Student Voice: Why I Support School Choice

Student Voice: Why I Support School Choice
January 23, 2012

In honor of National School Choice Week, School Reform News has asked students to speak out about why they support school choice. Here's Jason's take. To find a school choice event near you, visit NSCW's website

As a firm believer in the superiority of freedom over coercion, it is evident to me that an educational system in which three-quarters of the students attend schools assigned by their geographic location is flawed. Every child is different and deserves a school suited to them, regardless of where they live. Without options, there is little safeguard against failing schools. School choice programs allow a wide variety of schools to prosper and serve the needs of students instead of entrenched bureaucrats.

America should be aiming to be the best country in the world in every possible way, and simply being ranked as “average” against the other OECD nations is sorely disappointing. The solutions that have been sought for the last 40 years are ineffective. Since 1970, total expenditures by governments on public schools have more than doubled, ballooning from about $272 billion to $592 billion in 2009 (adjusted for inflation). In spite of that, scores on the Nation’s Report Card have never significantly changed since its first assessment in 1969.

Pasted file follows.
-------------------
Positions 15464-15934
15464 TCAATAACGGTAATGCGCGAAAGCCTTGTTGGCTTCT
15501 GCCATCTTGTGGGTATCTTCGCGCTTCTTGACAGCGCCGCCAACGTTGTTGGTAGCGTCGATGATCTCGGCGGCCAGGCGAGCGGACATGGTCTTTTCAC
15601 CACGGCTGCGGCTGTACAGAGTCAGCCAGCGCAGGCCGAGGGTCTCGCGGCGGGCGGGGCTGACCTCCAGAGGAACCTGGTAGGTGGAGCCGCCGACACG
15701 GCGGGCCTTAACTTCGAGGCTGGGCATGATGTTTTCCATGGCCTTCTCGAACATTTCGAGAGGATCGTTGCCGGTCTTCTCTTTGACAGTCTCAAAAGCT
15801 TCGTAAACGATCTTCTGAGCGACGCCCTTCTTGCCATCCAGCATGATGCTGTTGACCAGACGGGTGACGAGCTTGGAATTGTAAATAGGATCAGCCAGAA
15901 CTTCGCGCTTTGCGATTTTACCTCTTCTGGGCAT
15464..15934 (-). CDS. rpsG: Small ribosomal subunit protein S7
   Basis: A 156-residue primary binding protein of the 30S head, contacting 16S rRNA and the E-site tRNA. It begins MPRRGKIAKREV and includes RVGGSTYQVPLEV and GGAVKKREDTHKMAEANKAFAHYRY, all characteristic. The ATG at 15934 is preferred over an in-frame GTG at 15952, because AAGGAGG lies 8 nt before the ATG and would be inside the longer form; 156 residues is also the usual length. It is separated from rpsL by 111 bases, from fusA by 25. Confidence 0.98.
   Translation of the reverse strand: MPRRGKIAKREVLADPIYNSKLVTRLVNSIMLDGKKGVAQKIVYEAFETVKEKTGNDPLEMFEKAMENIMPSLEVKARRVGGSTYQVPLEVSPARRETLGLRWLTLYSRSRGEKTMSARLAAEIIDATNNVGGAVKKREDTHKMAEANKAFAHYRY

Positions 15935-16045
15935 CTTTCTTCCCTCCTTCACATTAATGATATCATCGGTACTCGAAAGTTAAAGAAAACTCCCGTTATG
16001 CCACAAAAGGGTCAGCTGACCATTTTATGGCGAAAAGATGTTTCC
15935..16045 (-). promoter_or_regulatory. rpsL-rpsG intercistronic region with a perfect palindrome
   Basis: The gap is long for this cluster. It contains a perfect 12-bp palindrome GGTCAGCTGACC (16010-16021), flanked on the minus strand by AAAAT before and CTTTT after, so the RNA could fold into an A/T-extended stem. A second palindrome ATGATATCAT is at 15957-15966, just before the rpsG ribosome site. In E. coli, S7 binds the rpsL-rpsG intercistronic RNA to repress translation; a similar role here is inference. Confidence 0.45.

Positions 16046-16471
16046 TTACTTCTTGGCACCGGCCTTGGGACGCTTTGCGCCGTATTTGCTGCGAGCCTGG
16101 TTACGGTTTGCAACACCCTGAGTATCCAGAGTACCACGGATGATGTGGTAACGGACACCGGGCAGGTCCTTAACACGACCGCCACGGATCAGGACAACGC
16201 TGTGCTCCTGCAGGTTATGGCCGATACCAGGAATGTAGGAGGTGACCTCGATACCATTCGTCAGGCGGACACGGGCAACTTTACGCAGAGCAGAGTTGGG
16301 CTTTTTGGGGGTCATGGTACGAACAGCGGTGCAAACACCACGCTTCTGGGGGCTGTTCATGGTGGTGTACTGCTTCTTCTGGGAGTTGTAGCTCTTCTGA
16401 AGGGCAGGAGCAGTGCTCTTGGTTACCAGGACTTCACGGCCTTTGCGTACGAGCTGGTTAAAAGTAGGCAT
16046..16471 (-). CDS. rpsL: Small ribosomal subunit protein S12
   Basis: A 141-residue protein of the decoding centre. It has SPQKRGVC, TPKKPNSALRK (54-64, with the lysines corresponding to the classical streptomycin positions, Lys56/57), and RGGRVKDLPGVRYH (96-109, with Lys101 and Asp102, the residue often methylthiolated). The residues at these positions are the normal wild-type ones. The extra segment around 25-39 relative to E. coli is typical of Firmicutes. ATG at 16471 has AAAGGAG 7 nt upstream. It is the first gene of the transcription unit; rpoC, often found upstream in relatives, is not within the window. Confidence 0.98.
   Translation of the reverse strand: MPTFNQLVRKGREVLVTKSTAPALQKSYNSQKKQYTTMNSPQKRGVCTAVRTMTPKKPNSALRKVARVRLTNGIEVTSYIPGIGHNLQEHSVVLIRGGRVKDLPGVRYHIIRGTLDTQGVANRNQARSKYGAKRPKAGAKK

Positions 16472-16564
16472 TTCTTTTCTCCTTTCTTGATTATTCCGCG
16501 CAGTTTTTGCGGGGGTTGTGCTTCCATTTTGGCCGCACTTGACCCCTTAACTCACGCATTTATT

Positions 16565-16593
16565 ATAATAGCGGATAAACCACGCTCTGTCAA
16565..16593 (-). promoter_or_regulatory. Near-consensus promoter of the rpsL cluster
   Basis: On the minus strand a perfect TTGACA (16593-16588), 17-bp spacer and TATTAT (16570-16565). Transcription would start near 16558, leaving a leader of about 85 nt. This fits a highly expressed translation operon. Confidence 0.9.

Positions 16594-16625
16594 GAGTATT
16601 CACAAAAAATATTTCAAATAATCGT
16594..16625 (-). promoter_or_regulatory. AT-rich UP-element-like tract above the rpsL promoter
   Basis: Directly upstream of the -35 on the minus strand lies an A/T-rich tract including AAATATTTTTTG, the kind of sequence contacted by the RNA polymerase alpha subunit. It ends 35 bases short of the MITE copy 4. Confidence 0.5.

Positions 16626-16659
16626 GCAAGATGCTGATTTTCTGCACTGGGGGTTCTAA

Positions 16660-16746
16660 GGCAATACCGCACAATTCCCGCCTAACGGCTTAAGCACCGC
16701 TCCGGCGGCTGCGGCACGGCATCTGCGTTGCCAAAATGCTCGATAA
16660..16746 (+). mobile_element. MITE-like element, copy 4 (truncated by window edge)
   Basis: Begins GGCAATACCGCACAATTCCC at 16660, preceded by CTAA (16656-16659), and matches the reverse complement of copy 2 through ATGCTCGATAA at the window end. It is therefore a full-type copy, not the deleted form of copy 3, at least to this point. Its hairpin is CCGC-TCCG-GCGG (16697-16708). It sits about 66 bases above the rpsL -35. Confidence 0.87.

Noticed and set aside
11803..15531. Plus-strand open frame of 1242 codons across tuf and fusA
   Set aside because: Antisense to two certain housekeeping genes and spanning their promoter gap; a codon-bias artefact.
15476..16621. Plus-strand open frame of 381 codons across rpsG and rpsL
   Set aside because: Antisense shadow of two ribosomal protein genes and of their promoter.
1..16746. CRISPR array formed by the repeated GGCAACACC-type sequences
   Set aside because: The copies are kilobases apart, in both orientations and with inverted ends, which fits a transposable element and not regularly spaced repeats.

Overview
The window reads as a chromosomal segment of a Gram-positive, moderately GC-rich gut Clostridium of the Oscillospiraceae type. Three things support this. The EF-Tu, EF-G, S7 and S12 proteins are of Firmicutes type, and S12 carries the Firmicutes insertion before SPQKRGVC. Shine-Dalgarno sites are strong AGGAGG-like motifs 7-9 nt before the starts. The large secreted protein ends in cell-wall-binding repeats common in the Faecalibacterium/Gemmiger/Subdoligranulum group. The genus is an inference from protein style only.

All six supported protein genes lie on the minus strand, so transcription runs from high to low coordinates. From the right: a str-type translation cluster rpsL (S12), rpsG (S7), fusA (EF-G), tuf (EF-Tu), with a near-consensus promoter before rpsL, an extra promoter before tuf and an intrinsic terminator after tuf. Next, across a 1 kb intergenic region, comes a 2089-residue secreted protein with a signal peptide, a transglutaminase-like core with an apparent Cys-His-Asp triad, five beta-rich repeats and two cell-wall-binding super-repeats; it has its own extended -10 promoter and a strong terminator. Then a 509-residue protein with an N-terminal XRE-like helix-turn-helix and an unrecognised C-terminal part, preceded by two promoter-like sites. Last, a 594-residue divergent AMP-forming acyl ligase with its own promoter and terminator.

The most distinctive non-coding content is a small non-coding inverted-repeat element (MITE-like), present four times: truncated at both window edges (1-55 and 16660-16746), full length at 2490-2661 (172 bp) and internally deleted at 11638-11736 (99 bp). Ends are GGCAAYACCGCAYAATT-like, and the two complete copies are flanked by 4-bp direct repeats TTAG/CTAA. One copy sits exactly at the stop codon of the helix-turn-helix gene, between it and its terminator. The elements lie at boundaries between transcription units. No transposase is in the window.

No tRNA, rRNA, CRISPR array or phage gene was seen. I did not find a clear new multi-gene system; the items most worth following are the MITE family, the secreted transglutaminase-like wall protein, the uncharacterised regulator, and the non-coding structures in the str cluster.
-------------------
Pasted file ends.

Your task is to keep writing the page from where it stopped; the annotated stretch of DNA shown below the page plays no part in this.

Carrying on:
Public schools clearly have sufficient funding. We must seek alternative solutions.

As a student active in politics, I am well aware how long it can take for reform to work through the legislature, go into effect, and then produce results. When I eventually have children, I want the nation’s schools to have improved significantly from the state they were in while I was a student, and I want the freedom to choose from numerous schooling options for my child.

It is crucial to me that school choice legislation passes now. For generations to come, increased school choice will benefit all.

Jason Russell (jrusse14@u.rochester.edu) is a junior double-majoring in economics and political science at the University of Rochester. 

 

Image by Tulane Public Relations.